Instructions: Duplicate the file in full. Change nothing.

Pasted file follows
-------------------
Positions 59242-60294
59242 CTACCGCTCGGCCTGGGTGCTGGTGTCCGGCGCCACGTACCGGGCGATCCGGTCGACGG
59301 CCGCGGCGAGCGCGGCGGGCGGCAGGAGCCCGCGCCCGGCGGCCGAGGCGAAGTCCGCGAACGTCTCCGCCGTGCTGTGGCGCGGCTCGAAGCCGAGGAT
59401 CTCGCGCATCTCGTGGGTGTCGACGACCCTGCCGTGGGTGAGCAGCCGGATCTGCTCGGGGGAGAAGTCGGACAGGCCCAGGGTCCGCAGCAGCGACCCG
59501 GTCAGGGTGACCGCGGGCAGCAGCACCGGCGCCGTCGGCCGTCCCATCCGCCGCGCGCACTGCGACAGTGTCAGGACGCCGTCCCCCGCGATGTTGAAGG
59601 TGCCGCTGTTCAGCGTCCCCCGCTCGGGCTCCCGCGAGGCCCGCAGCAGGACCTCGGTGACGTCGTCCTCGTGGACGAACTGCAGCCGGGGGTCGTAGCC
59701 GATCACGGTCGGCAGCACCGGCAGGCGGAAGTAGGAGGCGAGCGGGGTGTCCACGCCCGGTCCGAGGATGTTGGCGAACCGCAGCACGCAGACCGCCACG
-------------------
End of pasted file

Positions 59242-60294
59242 CTACCGCTCGGCCTGGGTGCTGGTGTCCGGCGCCACGTACCGGGCGATCCGGTCGACGG
59301 CCGCGGCGAGCGCGGCGGGCGGCAGGAGCCCGCGCCCGGCGGCCGAGGCGAAGTCCGCGAACGTCTCCGCCGTGCTGTGGCGCGGCTCGAAGCCGAGGAT
59401 CTCGCGCATCTCGTGGGTGTCGACGACCCTGCCGTGGGTGAGCAGCCGGATCTGCTCGGGGGAGAAGTCGGACAGGCCCAGGGTCCGCAGCAGCGACCCG
59501 GTCAGGGTGACCGCGGGCAGCAGCACCGGCGCCGTCGGCCGTCCCATCCGCCGCGCGCACTGCGACAGTGTCAGGACGCCGTCCCCCGCGATGTTGAAGG
59601 TGCCGCTGTTCAGCGTCCCCCGCTCGGGCTCCCGCGAGGCCCGCAGCAGGACCTCGGTGACGTCGTCCTCGTGGACGAACTGCAGCCGGGGGTCGTAGCC
59701 GATCACGGTCGGCAGCACCGGCAGGCGGAAGTAGGAGGCGAGCGGGGTGTCCACGCCCGGTCCGAGGATGTTGGCGAACCGCAGCACGCAGACCGCCACG